The journeys of Rene Robert Cavelier, sieur de La Salle Page: 20 of 330
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original sources, in a measure are subject
to the same criticism. Shea, in his various
editorial notes, minimizes the work of La
Salle, and in a way that is far from just.
Winsor, in his Cartier to Frontenac, occupies
a middle position and one probably more
nearly true than the others. He, however,
overestimates the connection between La
Salle and Penialosa in the Texas voyage.
The testimony of contemporary writers
seems to show that La Salle had a few influential
friends who were distinguished by
their loyalty to him and by their confidence
in his ultimate success. His enemies were
numerous and vindictive, but he neither
took the pains to conciliate them, nor apparently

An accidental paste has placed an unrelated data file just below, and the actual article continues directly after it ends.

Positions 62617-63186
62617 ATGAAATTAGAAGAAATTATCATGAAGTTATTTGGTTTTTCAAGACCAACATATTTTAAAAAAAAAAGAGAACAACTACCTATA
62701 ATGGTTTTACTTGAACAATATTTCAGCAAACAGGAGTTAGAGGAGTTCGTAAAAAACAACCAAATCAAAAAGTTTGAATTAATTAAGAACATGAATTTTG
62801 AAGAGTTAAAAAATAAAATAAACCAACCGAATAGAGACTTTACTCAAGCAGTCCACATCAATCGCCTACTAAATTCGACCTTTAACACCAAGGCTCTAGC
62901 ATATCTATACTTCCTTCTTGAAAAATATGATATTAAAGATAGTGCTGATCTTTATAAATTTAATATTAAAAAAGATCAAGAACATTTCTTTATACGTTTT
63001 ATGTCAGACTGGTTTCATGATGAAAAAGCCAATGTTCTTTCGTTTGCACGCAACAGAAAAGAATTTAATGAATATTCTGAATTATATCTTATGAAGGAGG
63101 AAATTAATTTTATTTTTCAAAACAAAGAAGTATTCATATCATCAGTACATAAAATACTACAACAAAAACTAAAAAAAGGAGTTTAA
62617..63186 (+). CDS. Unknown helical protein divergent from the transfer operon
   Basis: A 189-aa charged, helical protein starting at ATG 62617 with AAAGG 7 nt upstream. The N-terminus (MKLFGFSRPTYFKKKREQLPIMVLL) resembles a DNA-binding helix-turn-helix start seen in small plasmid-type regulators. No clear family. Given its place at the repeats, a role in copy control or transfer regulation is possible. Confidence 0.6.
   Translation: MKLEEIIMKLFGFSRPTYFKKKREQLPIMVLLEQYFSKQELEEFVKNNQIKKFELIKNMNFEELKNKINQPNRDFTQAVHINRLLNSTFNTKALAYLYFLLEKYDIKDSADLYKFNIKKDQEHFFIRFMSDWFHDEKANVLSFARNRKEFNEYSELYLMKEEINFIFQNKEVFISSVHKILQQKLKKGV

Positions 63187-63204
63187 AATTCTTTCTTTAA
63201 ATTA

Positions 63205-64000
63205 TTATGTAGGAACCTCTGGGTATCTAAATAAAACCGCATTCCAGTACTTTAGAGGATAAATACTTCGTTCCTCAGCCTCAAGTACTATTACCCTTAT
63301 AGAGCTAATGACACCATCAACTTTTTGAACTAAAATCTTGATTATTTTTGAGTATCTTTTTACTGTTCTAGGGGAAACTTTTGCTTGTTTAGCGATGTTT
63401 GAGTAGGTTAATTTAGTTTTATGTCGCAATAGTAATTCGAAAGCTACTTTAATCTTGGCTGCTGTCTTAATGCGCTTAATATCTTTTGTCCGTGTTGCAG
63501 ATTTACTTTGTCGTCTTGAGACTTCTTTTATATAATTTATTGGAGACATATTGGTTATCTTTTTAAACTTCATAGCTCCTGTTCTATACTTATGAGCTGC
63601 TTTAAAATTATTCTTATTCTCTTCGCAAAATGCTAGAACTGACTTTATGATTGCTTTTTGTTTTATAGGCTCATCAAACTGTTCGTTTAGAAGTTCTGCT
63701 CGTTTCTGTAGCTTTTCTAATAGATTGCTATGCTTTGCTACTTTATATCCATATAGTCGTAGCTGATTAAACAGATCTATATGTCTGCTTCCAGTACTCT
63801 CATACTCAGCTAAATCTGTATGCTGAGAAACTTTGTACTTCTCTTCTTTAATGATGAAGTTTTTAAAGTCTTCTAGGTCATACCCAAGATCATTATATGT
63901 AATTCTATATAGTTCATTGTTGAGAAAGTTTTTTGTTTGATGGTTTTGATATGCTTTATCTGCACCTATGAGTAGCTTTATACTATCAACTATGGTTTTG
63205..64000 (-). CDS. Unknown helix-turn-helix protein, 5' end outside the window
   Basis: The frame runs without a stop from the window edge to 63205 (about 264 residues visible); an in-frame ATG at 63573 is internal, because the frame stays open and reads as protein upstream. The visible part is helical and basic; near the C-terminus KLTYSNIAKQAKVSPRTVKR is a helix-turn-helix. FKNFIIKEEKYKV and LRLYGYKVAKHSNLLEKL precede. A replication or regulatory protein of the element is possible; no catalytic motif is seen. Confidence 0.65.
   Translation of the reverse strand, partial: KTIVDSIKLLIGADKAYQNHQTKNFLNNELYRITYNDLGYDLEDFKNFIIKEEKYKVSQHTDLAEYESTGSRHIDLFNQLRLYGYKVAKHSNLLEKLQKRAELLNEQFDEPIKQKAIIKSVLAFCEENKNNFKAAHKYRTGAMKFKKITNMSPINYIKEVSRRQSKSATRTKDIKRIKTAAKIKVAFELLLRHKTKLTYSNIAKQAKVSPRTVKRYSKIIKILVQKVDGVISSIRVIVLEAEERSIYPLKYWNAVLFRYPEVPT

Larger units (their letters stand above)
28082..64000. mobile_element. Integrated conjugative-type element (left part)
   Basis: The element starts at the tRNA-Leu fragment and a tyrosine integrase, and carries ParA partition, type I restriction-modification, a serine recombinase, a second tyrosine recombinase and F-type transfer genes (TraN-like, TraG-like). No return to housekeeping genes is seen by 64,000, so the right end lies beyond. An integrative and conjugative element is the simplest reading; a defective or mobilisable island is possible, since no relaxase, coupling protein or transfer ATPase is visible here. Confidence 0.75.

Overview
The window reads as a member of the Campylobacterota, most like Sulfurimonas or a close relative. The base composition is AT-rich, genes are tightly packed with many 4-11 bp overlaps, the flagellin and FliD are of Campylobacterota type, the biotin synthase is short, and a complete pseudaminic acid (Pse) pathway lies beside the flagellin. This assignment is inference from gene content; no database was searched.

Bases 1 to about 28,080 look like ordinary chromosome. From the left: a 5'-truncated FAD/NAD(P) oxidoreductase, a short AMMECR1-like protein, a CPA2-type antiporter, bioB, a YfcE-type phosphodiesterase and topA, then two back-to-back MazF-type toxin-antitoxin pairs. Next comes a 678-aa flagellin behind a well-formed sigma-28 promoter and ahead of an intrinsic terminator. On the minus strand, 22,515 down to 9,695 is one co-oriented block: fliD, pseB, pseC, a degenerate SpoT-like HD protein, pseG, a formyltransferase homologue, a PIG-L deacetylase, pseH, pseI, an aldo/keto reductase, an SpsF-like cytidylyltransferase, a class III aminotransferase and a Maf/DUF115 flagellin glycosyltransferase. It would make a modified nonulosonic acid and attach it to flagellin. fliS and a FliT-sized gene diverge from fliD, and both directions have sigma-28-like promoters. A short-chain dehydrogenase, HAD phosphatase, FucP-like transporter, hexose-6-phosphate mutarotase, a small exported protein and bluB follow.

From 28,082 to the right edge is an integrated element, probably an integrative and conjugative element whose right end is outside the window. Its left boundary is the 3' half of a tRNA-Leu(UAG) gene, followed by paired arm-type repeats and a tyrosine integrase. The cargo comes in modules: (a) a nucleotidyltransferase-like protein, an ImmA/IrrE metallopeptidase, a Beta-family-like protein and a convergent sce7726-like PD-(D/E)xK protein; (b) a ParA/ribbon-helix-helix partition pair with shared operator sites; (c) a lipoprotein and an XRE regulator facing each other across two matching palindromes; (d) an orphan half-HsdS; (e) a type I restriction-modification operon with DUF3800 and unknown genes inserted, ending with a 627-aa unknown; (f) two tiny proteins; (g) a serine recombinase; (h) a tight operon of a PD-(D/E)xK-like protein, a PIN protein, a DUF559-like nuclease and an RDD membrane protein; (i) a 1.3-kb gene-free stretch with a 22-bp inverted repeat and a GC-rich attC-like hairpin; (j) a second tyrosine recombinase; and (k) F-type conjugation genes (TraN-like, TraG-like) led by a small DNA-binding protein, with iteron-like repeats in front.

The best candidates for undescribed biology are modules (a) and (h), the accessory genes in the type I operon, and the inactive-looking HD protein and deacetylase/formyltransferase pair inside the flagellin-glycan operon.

had he the tact to do so, had he
tried. He was coldly ambitious, reserved
to hauteur, over-confident in his own judgment,
with great natural ability and equal
determination, imaginative to a fault, and
consequently often more visionary than
practical. Had he been allowed to carry
out his plans unopposed, it is hardly too
much to say that more than one seven
years' war would have been necessary to
shake the hold of France upon the interior;
but when those plans ran counter to the
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Cox, Isaac Joslin. The journeys of Rene Robert Cavelier, sieur de La Salle, book, 1905; New York. (texashistory.unt.edu/ark:/67531/metapth6104/m1/20/: accessed April 24, 2017), University of North Texas Libraries, The Portal to Texas History, texashistory.unt.edu; .